Feinberg's expulsion has touched off a scramble to elect a replacement Surrogate's Court judge this fall. As is often true in Brooklyn, the path to power runs through First Baptist Church of Crown Heights, a 5,000-member congregation whose pastor is Clarence Norman Sr., the father of Assemblyman Clarence Norman Jr., the Brooklyn Democratic chairman.

The church's support - and Norman's - will likely go to Supreme Court Justice Diana Johnson, a longtime church member running for surrogate. Another Supreme Court judge in the race is Lawrence Knipel, the husband of District Leader Lori Knipel.

Meanwhile, most good-government types are lining up behind Margarita Lopez-Torres, who has run maverick races for Civil and Supreme Court against Norman's machine in recent years, and in the process turned into a kind of Joan of Arc of reform in the borough.

Originally published on July 1, 2005

Working too hard? Take a seat.

Albany Times Union - Friday, July 1, 2005

Friday, July 1, 2005

The hasty creation of a second Rensselaer County Court judgeship last week as the legislative session ended set jaws a-flapping across the river, where political conspiracy theories abound. The most popular hypothesis is that the post will serve as a rather transparent escape hatch for beleaguered county District Attorney Patricia DeAngelis.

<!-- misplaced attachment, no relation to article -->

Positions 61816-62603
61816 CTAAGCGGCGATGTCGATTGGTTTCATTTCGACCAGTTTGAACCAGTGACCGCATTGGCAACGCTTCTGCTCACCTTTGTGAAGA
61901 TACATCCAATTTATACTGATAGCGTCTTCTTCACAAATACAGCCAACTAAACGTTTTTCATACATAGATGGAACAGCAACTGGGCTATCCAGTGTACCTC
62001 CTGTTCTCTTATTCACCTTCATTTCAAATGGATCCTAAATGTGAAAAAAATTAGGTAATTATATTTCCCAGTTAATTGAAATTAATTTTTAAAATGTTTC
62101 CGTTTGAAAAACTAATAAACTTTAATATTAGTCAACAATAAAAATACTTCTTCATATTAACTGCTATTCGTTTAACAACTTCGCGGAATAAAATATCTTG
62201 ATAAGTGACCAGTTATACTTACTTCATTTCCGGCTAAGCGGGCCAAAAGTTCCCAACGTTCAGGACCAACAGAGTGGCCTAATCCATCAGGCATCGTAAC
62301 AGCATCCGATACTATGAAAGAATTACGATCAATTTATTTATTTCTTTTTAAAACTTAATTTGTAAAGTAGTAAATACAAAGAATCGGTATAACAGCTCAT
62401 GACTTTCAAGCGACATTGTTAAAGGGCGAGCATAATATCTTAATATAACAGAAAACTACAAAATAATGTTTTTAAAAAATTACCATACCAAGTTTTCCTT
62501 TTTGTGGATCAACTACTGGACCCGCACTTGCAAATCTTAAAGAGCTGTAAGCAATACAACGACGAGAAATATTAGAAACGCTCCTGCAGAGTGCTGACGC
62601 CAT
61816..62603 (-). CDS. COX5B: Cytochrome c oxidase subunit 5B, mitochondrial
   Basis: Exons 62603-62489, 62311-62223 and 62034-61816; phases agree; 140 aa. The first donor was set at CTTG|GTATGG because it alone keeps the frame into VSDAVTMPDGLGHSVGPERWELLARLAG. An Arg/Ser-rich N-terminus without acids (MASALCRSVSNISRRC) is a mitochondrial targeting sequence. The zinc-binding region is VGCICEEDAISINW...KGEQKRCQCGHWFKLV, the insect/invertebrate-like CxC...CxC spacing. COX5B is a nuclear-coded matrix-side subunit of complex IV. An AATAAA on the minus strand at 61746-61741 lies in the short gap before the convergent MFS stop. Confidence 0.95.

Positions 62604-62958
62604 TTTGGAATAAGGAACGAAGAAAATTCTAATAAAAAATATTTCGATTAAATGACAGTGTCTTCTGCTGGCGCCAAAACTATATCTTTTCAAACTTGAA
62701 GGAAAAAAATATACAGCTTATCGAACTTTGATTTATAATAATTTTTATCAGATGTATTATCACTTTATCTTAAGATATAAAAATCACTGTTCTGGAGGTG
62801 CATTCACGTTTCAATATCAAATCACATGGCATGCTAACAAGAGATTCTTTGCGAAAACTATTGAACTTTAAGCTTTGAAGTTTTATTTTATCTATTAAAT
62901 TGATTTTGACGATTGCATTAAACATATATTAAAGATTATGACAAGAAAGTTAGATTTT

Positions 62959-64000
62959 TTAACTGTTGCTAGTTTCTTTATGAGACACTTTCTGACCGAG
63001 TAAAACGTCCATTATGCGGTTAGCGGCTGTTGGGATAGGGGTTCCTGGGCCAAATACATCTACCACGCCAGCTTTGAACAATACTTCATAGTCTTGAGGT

DeAngelis, 36, is under fire for a series of criminal reversals that brought stinging slaps from the state Supreme Court Appellate Division. She also faces a lawsuit from an ex-colleague claiming breaches of ethical -- and possibly legal -- practices in the DA's office.

Chief among the gripes was DeAngelis' agreement to pay former employee Katrin Ellis, the niece of an ex-county chairman, $61,500 a year while she attended college across from the Troy courthouse.

A complaint listing this and other allegations will soon be filed by former Assistant District Attorney Jennifer Sober, 35, according to Sober's lawyer, Cheryl Coleman.

Thanks, but who asked you?

The judgeship bill, introduced at the request of Gov. George Pataki, includes new state Supreme Court posts in New York City, family court benches in Orange County, and a new surrogate's court job in Kings County.

There are also 14 new seats on the Court of Claims, which handles cases brought against the state. These judgeships, with their nine-year terms and $136,700 paychecks, are highly sought after. They're patronage plums because Court of Claims judges are appointed and don't ever have to run for election.

Pataki spokesman Kevin Quinn said the 21 new judgeships were created based on need. He said the state Office of Court Administration was consulted. Au contraire, says Inside Politics.

"OCA and the courts always welcome additional resources, although this was not requested by OCA," OCA spokesman David Bookstaver said.

The new spot on the Rensselaer County bench doesn't exist until Aug. 1 -- past the primary petitions deadline -- so political parties will nominate candidates to run in November.

* * *